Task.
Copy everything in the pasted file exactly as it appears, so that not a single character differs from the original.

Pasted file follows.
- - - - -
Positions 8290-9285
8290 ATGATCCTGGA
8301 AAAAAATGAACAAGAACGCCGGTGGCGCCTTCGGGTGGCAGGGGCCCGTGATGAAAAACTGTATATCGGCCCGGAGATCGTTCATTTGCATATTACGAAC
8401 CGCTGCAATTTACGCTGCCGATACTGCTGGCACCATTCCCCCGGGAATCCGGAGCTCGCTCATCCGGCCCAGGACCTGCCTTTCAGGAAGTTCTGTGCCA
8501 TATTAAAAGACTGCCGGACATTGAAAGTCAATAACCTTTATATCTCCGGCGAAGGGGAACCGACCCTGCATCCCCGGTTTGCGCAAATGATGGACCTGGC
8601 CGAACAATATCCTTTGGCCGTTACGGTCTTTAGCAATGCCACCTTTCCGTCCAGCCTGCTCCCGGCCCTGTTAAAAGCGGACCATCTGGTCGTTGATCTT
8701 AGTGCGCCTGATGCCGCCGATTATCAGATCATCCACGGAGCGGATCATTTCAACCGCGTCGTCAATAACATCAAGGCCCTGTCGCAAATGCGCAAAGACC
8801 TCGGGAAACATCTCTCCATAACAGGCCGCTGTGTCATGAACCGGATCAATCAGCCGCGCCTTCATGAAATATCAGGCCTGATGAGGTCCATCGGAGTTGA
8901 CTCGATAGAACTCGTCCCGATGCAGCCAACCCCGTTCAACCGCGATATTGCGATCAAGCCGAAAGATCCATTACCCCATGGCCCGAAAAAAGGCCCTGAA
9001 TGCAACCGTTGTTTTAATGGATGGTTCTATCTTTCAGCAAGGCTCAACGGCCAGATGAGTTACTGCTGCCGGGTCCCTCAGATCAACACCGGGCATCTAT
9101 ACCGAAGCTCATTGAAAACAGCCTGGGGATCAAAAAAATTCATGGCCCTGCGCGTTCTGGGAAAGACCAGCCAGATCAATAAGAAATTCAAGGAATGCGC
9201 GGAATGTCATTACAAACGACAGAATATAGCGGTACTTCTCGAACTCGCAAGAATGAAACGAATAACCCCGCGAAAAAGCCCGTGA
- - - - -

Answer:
Positions 8290-9285
8290 ATGATCCTGGA
8301 AAAAAATGAACAAGAACGCCGGTGGCGCCTTCGGGTGGCAGGGGCCCGTGATGAAAAACTGTATATCGGCCCGGAGATCGTTCATTTGCATATTACGAAC
8401 CGCTGCAATTTACGCTGCCGATACTGCTGGCACCATTCCCCCGGGAATCCGGAGCTCGCTCATCCGGCCCAGGACCTGCCTTTCAGGAAGTTCTGTGCCA
8501 TATTAAAAGACTGCCGGACATTGAAAGTCAATAACCTTTATATCTCCGGCGAAGGGGAACCGACCCTGCATCCCCGGTTTGCGCAAATGATGGACCTGGC
8601 CGAACAATATCCTTTGGCCGTTACGGTCTTTAGCAATGCCACCTTTCCGTCCAGCCTGCTCCCGGCCCTGTTAAAAGCGGACCATCTGGTCGTTGATCTT
8701 AGTGCGCCTGATGCCGCCGATTATCAGATCATCCACGGAGCGGATCATTTCAACCGCGTCGTCAATAACATCAAGGCCCTGTCGCAAATGCGCAAAGACC
8801 TCGGGAAACATCTCTCCATAACAGGCCGCTGTGTCATGAACCGGATCAATCAGCCGCGCCTTCATGAAATATCAGGCCTGATGAGGTCCATCGGAGTTGA
8901 CTCGATAGAACTCGTCCCGATGCAGCCAACCCCGTTCAACCGCGATATTGCGATCAAGCCGAAAGATCCATTACCCCATGGCCCGAAAAAAGGCCCTGAA
9001 TGCAACCGTTGTTTTAATGGATGGTTCTATCTTTCAGCAAGGCTCAACGGCCAGATGAGTTACTGCTGCCGGGTCCCTCAGATCAACACCGGGCATCTAT
9101 ACCGAAGCTCATTGAAAACAGCCTGGGGATCAAAAAAATTCATGGCCCTGCGCGTTCTGGGAAAGACCAGCCAGATCAATAAGAAATTCAAGGAATGCGC
9201 GGAATGTCATTACAAACGACAGAATATAGCGGTACTTCTCGAACTCGCAAGAATGAAACGAATAACCCCGCGAAAAAGCCCGTGA